"A remarkable work of slowed-down journalism...They are doing their jobs as journalists and writing the first draft of history." —Jill Filipovic, The Washington Post
"...Generous but also damning." —Hanna Rosin, The New York Times
From two New York Times reporters, a deeper look at the formative years of Supreme Court Justice Brett Kavanaugh and his confirmation.
In September 2018, the F.B.I. was given only a week to investigate allegations of sexual misconduct against Brett Kavanaugh, President Trump's Supreme Court nominee. But even as Kavanaugh was sworn in to his lifetime position, many questions remained unanswered, leaving millions of Americans unsettled.
During the Senate confirmation hearings that preceded the bureau's brief probe, New York Times reporters Robin Pogrebin and Kate Kelly broke critical stories about Kavanaugh's past, including the "Renate Alumni" yearbook story. They were inundated with tips from former classmates, friends, and associates that couldn't be fully investigated before the confirmation process closed. Now, their book fills in the blanks and explores the essential question: Who is Brett Kavanaugh?
The Education of Brett Kavanaugh paints a picture of the prep-school and Ivy-League worlds that formed our newest Supreme Court Justice. By offering commentary from key players from his confirmation process who haven't yet spoken publicly and pursuing lines of inquiry that were left hanging, it will be essential reading for anyone who wants to understand our political system and Kavanaugh's unexpectedly emblematic role in it.
|Publisher:||Penguin Publishing Group|
|Product dimensions:||6.20(w) x 8.50(h) x 1.20(d)|
About the Author
Robin Pogrebin is a reporter on the New York Times's Culture Desk, where she covers the art world and cultural institutionsexploring the internal politics, finances, and governance of museums, auction houses, galleries, and performing arts organizations. She has covered the media for the Business Desk and city news for the Metro Desk. Prior to the Times, she was a reporter at the New York Observer and an associate producer at ABC News for Peter Jennings's documentary unit. She attended Riverdale Country School in New York and graduated from Yale College in 1987.Kate Kelly is a reporter for the New York Times who covers Wall Street. She is also an experienced television broadcaster and the author of Street Fighters, the bestselling account of the bank failure that touched off the financial crisis. Her reporting focuses on big banks, the worlds of trading and lending, and the crucial players setting financial policy both in business and in politics. Prior to the Times, she worked at the New York Observer, the Wall Street Journal, and CNBC. She attended the National Cathedral School in Washington and graduated from Columbia College in 1997.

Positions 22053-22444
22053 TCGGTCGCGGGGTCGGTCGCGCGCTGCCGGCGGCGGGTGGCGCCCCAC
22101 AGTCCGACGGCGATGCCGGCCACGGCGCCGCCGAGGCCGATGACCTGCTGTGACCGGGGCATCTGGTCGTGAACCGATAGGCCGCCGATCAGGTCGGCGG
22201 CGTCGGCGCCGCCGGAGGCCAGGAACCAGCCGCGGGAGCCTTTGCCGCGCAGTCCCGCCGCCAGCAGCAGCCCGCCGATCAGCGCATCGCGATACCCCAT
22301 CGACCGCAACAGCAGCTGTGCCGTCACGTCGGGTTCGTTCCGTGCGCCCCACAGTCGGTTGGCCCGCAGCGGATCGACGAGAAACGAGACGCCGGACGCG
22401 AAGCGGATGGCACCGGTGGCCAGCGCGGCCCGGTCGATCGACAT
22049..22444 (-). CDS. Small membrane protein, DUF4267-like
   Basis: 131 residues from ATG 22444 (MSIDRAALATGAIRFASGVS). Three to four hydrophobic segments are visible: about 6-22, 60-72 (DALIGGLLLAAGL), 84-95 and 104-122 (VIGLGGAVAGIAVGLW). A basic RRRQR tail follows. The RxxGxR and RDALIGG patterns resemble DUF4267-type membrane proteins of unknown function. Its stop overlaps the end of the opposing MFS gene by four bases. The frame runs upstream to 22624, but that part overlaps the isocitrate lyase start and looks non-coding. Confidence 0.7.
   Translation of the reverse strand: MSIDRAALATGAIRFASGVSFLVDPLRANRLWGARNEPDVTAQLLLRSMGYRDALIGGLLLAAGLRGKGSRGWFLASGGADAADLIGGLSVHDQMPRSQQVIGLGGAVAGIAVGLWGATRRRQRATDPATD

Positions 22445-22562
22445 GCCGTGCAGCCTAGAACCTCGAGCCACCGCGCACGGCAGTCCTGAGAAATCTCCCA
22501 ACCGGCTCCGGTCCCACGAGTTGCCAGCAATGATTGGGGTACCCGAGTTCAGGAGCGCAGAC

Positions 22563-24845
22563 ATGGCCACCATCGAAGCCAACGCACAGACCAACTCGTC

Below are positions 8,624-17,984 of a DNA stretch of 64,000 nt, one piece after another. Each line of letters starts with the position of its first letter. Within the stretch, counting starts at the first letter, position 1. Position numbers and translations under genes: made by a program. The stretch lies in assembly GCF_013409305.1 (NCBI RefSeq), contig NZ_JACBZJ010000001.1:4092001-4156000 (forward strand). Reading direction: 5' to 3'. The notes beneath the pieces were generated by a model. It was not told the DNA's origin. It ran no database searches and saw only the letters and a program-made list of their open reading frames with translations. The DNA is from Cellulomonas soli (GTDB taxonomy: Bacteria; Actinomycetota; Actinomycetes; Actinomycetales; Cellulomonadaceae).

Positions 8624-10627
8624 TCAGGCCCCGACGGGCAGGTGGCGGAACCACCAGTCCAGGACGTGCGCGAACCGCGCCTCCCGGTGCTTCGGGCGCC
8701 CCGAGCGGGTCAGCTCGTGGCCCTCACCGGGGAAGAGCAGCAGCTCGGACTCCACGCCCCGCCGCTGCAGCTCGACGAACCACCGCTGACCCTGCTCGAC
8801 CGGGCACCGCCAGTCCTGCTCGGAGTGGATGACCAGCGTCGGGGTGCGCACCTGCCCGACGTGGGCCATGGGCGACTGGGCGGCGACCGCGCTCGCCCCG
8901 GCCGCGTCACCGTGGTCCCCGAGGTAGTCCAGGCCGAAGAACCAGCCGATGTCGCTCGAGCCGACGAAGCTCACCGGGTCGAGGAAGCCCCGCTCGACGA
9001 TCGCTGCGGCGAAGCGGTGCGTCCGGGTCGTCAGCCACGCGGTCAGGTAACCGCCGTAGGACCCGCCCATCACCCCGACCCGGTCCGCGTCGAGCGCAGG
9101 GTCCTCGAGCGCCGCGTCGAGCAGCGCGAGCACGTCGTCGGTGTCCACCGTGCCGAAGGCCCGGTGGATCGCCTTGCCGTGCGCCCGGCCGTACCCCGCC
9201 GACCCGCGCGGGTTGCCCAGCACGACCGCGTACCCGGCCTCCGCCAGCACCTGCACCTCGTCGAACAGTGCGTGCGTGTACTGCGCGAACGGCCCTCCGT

Read an Excerpt
It was cold for October, with evening temperatures dropping into the forties as alumni poured onto Georgetown Preparatory School’s leafy campus in suburban Maryland for their thirty-fifth-year high school reunion. It had been a tumultuous day for the country. A Florida man had been arrested for sending package bombs to more than a dozen prominent Democrats, including former president Barack Obama and former secretary of state Hillary Clinton. Despite the serious threat, President Donald Trump was focused on the upcoming midterm congressional elections and wanted his party to do the same. The “‘Bomb’ stuff,” as Trump put it in a tweet, risked slowing Republican momentum at a critical time.
On the Georgetown Prep campus, hundreds of former students were gathering in the George Center, a large brick building adjacent to the football stadium where the school store and snack bar were located. Nicknamed “Stag Night” because significant others were not invited, the Friday evening cocktail gathering was the traditional start to Reunion Weekend. There would be welcome speeches from school officials; wisecracks about thickening waists and thinning hair; beer and finger food.
The next day, about four hundred people would gather to watch the school’s football team, the Hoyas, play the homecoming game against Episcopal High School, despite the chilly, wet afternoon. During the years when it was still part of Georgetown University, Prep had at some point dubbed its teams the “Hoyas,” which derived from the Latin cheer “Hoya Saxa!” (translation: “What Rocks!”). After this particular homecoming game— during which the Hoyas trounced their Episcopal High rivals, 24–6— classmates, spouses, and friends would toast over cocktails and trade stories at nearby Pinstripes, a bistro/ bowling- and- bocce venue in North Bethesda.
Brett Kavanaugh typically welcomed these rare opportunities to reconnect and reminisce with old friends. But this year, he had seriously considered opting out. Three weeks had passed since his confirmation as the newest associate justice of the United States Supreme Court, about six since the devastating accusation that almost derailed it. So when he arrived on campus for his reunion, Kavanaugh was steeled for awkward interactions.
At the same time, he appeared resolutely upbeat, in keeping with his often articulated philosophy to “live on the sunrise side of the mountain.”
As a justice on America’s highest court, Kavanaugh now had a security detail that followed him to public places, particularly since, during the confirmation process, his wife had been targeted by vicious emails and his family had received death threats. Many of Kavanaugh’s fellow Georgetown Prep alumni had been supportive. Nearly two hundred had signed a letter endorsing his Supreme Court candidacy when he was nominated. Some had even gone on TV to praise his character. But given the polarizing nature of the hearings, he knew that not everyone stood behind him.